Light propagation time camera

- IFM ELECTRONIC GMBH

A time-of-flight camera includes a photosensor and a reference photosensor. Each of the photosensors have accumulation gates and each are configured as a photomixing detector (PMD). A readout device is connected to the accumulation gates of the photosensor and to the accumulation gates of the reference photosensor. The readout device is configured to read out an electric quantity that corresponds to a charge that is present at respective ones of the accumulation gates. An integration time of accumulating the charges is the same for the photosensor and for the reference photosensor and is dimensioned so as to prevent the reference photosensor from reaching saturation during operation of the time-of-flight camera.

Skip to: Description  ·  Claims  ·  References Cited  · Patent History  ·  Patent History

Description

CROSS REFERENCE TO RELATED APPLICATIONS

This application is a U.S. National Phase application under 35 U.S.C. §371 of International Application No. PCT/EP2011/064375, filed on Aug. 22, 2011, and claims benefit to German Patent Application Nos. DE 10 2010 041 785.8, filed Sep. 30, 2010 and DE 10 2010 043 768.9, filed on Nov. 11, 2010. The International Application was published in German on Apr. 5, 2012 as WO 2012/041607 under PCT Article 21(2).

FIELD

The invention relates to a time-of-flight camera and to a method for operating such a camera as set forth in the independent claims.

BACKGROUND

The term “time-of-flight camera system” is meant to encompass not only systems that measure distances directly from the time of flight (TOF) but also and especially all time-of-flight camera systems or 3D-TOF camera systems that acquire time-of-flight information from the phase shift of emitted and received radiation. Particularly well-suited time-of-flight cameras or 3D-TOF cameras are PMD cameras with photonic mixer devices (PMD) of the type described, among others, in European patent application EP 1 777 747, U.S. Pat. No. 6,587,186 and German patent application DE 197 04 496, and commercially available, for example, from the “ifm electronic gmbh” company under the name Frame Grabber O3D. In particular, a PMD camera allows a flexible arrangement of the light source and of the detector, which can be arranged in a housing as well as separately. It goes without saying that the terms “camera” or “camera system” also include cameras or devices that have at least one receiving pixel such as, for instance, the O1D distance sensor made by the applicant.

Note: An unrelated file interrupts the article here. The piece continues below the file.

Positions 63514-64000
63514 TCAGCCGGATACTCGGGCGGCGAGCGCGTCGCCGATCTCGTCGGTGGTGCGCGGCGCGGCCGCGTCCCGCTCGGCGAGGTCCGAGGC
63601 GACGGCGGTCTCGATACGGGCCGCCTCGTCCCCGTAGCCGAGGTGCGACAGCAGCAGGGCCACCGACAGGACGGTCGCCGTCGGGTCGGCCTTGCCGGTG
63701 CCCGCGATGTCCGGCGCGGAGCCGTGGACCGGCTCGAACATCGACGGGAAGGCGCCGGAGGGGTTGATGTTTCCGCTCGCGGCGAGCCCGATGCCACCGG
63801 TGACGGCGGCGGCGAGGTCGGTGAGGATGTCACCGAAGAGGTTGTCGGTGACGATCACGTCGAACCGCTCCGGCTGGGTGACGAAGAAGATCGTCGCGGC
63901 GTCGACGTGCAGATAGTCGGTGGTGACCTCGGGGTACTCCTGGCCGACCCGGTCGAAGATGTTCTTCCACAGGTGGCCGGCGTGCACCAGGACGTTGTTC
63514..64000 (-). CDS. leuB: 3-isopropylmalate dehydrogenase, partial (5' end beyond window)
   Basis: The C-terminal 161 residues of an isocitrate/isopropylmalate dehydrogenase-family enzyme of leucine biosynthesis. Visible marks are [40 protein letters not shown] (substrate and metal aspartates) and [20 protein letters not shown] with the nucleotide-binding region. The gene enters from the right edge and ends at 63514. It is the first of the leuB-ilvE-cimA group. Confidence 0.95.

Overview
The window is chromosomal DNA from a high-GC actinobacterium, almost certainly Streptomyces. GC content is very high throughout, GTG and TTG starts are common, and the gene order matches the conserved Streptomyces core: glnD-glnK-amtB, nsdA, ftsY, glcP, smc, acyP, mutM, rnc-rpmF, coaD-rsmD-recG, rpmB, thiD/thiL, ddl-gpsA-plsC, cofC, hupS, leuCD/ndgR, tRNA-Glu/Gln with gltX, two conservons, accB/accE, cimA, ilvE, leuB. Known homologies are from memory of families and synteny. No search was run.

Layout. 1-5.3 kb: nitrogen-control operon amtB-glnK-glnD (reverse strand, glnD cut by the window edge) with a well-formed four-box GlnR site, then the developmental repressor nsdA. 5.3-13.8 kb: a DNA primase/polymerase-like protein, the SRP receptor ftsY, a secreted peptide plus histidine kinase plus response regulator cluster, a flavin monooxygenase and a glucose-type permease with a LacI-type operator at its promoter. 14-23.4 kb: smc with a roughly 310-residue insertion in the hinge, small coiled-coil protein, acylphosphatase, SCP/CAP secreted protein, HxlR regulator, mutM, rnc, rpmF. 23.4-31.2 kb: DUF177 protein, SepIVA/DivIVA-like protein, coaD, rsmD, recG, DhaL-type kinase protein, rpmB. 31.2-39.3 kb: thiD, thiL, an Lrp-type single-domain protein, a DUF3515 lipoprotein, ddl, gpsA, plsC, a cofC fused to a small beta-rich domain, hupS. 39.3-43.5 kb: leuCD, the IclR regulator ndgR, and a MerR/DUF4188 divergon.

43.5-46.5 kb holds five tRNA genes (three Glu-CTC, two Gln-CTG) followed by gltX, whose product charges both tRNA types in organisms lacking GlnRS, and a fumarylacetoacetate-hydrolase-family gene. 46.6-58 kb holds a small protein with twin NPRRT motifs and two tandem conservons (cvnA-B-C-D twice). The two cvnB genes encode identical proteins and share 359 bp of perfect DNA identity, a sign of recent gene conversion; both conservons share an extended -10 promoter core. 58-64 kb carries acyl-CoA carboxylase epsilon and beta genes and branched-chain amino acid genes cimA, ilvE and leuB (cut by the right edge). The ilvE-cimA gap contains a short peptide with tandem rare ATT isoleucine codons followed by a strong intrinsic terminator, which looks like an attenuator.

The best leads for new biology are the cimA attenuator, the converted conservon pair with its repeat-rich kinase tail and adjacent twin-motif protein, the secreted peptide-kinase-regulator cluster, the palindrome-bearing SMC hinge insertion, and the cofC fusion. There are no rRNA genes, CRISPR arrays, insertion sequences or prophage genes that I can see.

German patent application DE 10 2004 044 581 A1 likewise discloses a method and a device for the time-of-flight-sensitive measurement of a signal in which the phase and the amplitude of an intensity-modulated input signal are determined. The input signal is mixed with a first reference signal, whereby the phase of the signal is subsequently determined by means of an IQ process employing an odd and even autocorrelation function.

German patent application DE 10 2004 016 625 A1 discloses a PMD system for receiving and processing modulated electromagnetic signals in which a semiconductor is configured to receive and convert electromagnetic radiation into an electric measured quantity. The semiconductor has an input for a modulated signal as well as at least two accumulation electrodes that are connected to an output electronic unit and at whose output a mixture of the received signal and of a modulation signal is provided as an electric signal.

SUMMARY

In an embodiment, the present invention provides a time-of-flight camera having a photosensor and a reference photosensor. Each of the photosensors have accumulation gates and each are configured as a photomixing detector (PMD). A readout device is connected to the accumulation gates of the photosensor and to the accumulation gates of the reference photosensor. The readout device is configured to read out an electric quantity that corresponds to a charge that is present at respective ones of the accumulation gates. An integration time of accumulating the charges is the same for the photosensor and for the reference photosensor and is dimensioned so as to prevent the reference photosensor from reaching saturation during operation of the time-of-flight camera.

BRIEF DESCRIPTION OF THE DRAWINGS